Head down to Buckingham palace, witness changing of the guards (really don't have to witness the whole thing) onto Churchill's war room then head down to St. Paul Cathedral, Go up St Paul to make up for the view you lost at the London Eye, Go across to Tate Modern, Decide if you want to go into Shakespear's globe. Continue to Borough Market and have some food there (means u have to make it here before 2:30pm), then walk towards Tower Bridge (don't go up) to The Tower of London. Afterwards, go towards the Fire Monument and check out the Bank of London Area and back to where you started (st. Paul area). Decide where you want to eat dinner.
you could also add the British library to ur day one. We did tons more in 4.5 days stuff I didn't even mention to you, so I am sure you can do what I described, if your health permits. If you are worried you can always join a tour that takes you to Windsor, Stonehenge and Bath.
We stayed here when we did that and more:
http://www.premierinn.com/en/hotel/LONOLD/london-city-old-street Cheap, Super clean, Helpful, Right next to the tube, Right next to two sainsbury's markets and within zone 1-2
Amazing suggestions! Frank, your itinerary was extremely helpful and I actually think we may do most of that!! So thanks so much!!
I agree with everyone here. There's not enough time, unless it's something you really want to do. I'd suggest going on the London Eye and also a boat trip down the river Thames, which will be restful if your feet get a bit sore!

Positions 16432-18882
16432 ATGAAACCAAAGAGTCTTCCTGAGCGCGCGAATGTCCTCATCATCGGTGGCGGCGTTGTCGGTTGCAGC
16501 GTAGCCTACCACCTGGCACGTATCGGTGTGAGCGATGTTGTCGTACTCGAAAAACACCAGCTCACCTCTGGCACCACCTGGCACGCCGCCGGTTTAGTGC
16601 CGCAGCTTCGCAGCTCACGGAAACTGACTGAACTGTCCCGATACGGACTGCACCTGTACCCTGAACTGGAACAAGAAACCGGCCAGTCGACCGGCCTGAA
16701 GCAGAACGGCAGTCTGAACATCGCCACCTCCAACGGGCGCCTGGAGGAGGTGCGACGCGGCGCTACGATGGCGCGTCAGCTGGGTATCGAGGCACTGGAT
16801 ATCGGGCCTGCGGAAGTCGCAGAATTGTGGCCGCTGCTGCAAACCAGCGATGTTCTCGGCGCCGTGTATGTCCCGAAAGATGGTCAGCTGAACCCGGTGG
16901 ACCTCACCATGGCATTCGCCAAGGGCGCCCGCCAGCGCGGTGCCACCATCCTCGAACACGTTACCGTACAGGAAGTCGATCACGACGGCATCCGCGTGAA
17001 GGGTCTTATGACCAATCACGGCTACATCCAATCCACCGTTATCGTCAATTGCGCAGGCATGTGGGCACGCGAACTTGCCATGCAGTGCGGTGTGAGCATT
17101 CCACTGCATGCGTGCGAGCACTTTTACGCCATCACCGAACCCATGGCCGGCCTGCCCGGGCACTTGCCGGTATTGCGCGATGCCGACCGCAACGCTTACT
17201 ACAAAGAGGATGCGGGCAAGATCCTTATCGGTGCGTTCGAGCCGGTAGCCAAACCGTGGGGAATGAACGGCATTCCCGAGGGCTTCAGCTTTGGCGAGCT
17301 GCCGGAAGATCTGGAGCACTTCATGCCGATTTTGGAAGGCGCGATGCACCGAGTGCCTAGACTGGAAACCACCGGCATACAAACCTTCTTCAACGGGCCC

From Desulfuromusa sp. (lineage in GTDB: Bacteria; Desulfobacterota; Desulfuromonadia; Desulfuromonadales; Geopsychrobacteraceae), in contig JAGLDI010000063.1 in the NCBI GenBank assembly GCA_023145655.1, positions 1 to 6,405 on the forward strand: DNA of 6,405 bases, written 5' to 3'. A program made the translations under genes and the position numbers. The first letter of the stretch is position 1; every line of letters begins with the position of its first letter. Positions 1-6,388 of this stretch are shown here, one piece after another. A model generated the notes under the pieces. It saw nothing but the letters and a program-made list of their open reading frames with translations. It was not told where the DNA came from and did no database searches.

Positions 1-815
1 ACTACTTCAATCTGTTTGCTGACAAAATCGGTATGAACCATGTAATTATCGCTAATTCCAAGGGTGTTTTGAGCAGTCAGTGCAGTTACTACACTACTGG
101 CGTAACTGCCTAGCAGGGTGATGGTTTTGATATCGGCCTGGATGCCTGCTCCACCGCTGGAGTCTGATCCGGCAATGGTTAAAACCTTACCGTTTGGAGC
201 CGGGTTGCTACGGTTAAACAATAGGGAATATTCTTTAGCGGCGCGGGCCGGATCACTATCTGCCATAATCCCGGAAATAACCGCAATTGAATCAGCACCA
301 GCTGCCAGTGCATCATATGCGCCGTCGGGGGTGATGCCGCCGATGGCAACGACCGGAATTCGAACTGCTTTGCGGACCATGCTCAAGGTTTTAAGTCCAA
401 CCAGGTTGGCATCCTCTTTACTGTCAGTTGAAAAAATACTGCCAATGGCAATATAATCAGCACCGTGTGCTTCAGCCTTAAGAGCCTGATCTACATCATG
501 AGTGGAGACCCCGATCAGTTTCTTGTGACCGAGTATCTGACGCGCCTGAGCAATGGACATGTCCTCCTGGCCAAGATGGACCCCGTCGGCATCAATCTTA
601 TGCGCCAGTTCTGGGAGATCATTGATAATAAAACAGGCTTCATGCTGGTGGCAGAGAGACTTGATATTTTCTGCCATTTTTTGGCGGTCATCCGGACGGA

Hope you have a lovely trip.
I like a lot of what Frank posted. Of course it depends on what you and your mom like to do. I've been a few times to London and I always hit the ground running early in the morning and put in a lot while I got steam! The last time I went I took my daughter (for her first trip) and we went to the Tower of London, Tower Bridge (and took the tour) went on the HMS Belfast (we loved it) then walked around parliament area, got some food and hotel refresh before we went to see the Producers.
Next few days we took it a bit easier, went to Hampton Court Palace (a short train ride), British museum, some markets, Sherlock Holmes msm, Greenwich (a favorite), Chinatown, Dali Museum.. Lots to do in London:)
My husband and I took a day trip out to see Stonehenge. We booked it through Gray Line Tours.com. To tell you the truth, the view isn't all that some people say it is. In fact, I have read that a lot of people don't think it is worth going out there to see. We have been to London five times. We have been there for one week to two weeks, each time. We wouldn't go back to Stonehenge though. We have gone to Cambridge - twice, Bath - twice, Greenwich -twice and all around London. Going on a day trip out to Stonehenge is more than enough. You can view the tours at Gray Line Tours.
Christas post nailed my top five recommendations, love the Victoria and Albert museum , the Portrait Gallery, the Royal British Museum, and the Tower of London.
Of course I have an interest in history, so for me these places are tops, but others may have different opinions and all of us are equally right.